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Number soup

National polls show presumptive GOP nominee John McCain narrowly trailing Barack Obama and Hillary Clinton, often by only 2 to 3 points.
McCain 2008 Obama
Sen. John McCain speaks in Chicago on May 19. McCain accused Democratic presidential candidate Barack Obama of inexperience and reckless judgment in foreign affairs.Jeff Chiu / AP
/ Source: National Journal

Whether you look at the averages of all the major national polls on or's trend estimates based on most recent polling, presumptive Republican nominee Sen. John McCain of Arizona very narrowly trails Democratic Sens. Barack Obama of Illinois and Hillary Rodham Clinton of New York by 2 to 3 points.

The fact that there is minimal overall difference between Obama and McCain and Clinton and McCain suggests some stability in the numbers. The closeness of the gap suggests an election consistent with the last two. The 2000 election came down to a 537-vote margin in Florida out of almost 6 million votes cast, and 2004 was decided in Ohio, where there was a difference of just 118,599 out of almost 5.6 million votes cast.

Add in that Democrats need to win the popular vote nationwide by somewhere between a half point and 1.5 points to overcome the more efficient allocation of Republican electoral votes (Republicans only "waste" a lot of extra votes in Texas; Democrats do it in California, Illinois and New York) and that points to a particularly close fall general election.

A new survey conducted for National Public Radio by two of the most respected Democratic and Republican pollsters in the business does a great job of setting the stage for a fascinating election. The survey, conducted by Democrat Stan Greenberg of Greenberg Quinlan Rosner Research and Republican Glen Bolger of Public Opinion Strategies, portrays a very sour electorate, with just 16 percent saying the country was headed in the right direction and a whopping 80 percent saying it was off on the wrong track. In January, right direction was at 23 percent, wrong track at 68 percent.

President Bush's 33 percent job approval rating was no surprise, but only 12 percent strongly approved his performance, while a jaw-dropping 51 percent strongly disapproved his handling of the job.

Congress' overall approval numbers were worse, with 23 percent approving and 73 percent disapproving. Only 3 percent strongly approved, while 44 percent strongly disapproved.

But, the interesting thing is there is virtually no difference in the view of Congress between Republicans, Democrats and independents. Among Republicans, 23 percent approved, 74 percent disapproved; among Democrats 22 percent approved, 72 percent disapproved; among independents, 20 percent approved, 77 percent disapproved.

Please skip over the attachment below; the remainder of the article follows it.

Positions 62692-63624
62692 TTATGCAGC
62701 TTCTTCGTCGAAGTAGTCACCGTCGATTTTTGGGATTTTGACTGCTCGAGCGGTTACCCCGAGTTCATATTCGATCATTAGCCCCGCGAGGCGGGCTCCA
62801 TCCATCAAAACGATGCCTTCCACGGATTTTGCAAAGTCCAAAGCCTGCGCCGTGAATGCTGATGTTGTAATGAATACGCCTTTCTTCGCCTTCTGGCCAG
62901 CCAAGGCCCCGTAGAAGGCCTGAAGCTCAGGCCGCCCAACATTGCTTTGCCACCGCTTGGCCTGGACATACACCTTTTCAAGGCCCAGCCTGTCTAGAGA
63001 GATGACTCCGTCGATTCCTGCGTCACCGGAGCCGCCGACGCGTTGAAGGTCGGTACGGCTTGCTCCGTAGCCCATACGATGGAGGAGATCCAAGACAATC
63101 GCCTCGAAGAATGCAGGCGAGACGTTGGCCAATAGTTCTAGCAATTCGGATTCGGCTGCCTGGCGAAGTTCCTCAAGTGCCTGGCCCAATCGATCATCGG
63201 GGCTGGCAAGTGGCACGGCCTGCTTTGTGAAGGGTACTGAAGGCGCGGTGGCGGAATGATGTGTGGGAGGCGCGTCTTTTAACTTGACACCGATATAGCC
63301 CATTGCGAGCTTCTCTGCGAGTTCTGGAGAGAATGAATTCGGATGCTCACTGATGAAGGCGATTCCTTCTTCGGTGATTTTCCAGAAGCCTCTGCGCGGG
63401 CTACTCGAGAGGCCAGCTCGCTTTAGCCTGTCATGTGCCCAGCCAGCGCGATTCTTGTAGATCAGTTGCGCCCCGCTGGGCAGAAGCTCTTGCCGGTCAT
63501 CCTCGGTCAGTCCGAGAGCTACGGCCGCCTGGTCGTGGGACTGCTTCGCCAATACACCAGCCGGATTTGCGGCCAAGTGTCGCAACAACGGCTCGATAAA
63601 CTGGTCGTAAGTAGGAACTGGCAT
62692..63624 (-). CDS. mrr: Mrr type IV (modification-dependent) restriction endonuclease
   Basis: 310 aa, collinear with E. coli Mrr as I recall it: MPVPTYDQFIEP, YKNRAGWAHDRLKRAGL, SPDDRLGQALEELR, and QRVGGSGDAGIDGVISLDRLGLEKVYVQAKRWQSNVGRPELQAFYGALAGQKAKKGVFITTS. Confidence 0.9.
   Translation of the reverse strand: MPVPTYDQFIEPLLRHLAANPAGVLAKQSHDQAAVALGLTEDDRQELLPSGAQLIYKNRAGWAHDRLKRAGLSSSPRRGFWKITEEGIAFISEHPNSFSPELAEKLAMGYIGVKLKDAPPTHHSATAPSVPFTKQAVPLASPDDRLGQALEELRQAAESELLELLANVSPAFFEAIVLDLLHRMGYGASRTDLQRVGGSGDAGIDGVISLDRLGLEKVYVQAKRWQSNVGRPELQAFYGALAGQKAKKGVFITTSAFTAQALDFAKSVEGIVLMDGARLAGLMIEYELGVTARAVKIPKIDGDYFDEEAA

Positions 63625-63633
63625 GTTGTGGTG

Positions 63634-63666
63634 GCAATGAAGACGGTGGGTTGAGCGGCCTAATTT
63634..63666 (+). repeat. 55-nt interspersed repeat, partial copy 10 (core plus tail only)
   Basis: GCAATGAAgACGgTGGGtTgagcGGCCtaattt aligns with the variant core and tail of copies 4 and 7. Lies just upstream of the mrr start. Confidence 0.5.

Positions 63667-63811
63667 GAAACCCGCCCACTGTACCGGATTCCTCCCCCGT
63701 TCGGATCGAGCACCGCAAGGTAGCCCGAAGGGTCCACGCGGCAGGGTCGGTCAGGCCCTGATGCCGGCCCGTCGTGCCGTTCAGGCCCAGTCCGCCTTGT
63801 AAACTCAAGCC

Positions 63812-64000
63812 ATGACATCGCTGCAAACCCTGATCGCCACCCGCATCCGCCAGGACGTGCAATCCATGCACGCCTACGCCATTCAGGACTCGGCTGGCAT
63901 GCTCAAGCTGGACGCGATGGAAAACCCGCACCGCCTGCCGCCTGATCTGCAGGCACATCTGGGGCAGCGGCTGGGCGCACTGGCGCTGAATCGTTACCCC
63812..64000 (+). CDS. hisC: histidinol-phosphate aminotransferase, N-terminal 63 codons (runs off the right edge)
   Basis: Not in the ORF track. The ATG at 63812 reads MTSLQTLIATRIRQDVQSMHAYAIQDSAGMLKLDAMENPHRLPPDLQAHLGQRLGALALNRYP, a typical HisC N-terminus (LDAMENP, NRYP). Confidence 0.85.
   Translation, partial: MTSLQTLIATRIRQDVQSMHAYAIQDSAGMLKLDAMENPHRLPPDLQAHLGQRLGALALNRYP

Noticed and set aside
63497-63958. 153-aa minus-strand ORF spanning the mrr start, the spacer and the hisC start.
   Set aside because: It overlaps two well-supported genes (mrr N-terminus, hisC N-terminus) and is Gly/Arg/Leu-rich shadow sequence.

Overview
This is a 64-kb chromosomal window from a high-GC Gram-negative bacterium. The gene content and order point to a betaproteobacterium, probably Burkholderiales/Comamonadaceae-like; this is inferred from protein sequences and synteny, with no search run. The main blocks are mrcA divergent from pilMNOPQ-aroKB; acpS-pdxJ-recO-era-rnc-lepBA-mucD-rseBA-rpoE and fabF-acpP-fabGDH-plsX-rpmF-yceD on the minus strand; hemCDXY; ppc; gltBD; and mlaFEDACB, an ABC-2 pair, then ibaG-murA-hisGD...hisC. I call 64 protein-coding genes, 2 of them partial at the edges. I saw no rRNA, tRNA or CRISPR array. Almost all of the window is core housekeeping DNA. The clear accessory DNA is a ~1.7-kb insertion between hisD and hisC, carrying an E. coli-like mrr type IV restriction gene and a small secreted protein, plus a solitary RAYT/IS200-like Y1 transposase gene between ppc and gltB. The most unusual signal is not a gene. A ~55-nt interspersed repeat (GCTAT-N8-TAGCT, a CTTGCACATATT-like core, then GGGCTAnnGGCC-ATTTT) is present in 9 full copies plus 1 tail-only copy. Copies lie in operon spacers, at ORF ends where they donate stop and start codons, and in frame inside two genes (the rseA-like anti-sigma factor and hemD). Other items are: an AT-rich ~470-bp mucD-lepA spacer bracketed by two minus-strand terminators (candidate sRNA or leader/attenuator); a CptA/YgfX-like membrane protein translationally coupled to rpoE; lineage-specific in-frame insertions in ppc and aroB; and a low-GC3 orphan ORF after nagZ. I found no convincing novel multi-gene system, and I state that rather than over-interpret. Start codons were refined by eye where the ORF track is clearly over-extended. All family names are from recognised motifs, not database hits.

In the presidential race, Obama led McCain 48 percent to 43 percent. Against Clinton, McCain had 46 percent to her 45 percent, well within the poll's 3.5-point error margin. The difference largely came among independent voters. In this poll, McCain ran much stronger than Clinton among independents, 48 percent to 36 percent, but trailed Obama among the same group, getting 37 percent to Obama's 44 percent.

The survey of 800 likely voters, conducted May 7-10, pointed clearly to several of McCain's weak spots. Asked which candidate would do the best job of handling the economy, the problem the survey had identified as most important to voters, Obama edged McCain by 4 points, 47 to 43 percent; Clinton beat McCain by 8 points, 48 to 40 percent.

When asked whether each candidate has a plan to fix the economy, 45 percent of voters thought McCain did have a plan, while 46 percent said he did not. For Obama, 57 percent said he did, 36 percent said he did not and 59 percent thought Clinton had a plan, while 36 percent said she did not.

On handling the mortgage foreclosure crisis, 38 percent thought Clinton had a plan to deal with it and 34 percent thought Obama had a plan, but just 23 percent said McCain did.

On the question of which "does or does not have a plan to lower gas prices," another white-hot voter concern, 42 percent said Clinton had a plan, 34 percent thought Obama had a plan, just 25 percent thought McCain did.

How about having a plan to "keep healthcare costs under control?" Fifty-nine percent thought Clinton had a plan, 52 percent thought Obama had a plan and just 32 percent thought McCain had a plan.

What about who does or does not "have a plan to make America's economy more competitive?" Fifty-two percent said Clinton had a plan, 50 percent thought Obama had a plan but just 41 percent thought McCain did.

Finally, what about the age-old Republican strength — taxes? When asked which candidate does or does not have a plan "to provide tax relief for the middle class, 50 percent thought Obama had a plan, 49 percent thought Clinton had a plan, but just 31 percent thought McCain had a plan.

Looking at these numbers, one could legitimately conclude that the only reason McCain is keeping this race competitive at all is the national security issue, that on bread-and-butter domestic concerns he's getting clobbered even on his party's traditional strength — taxes.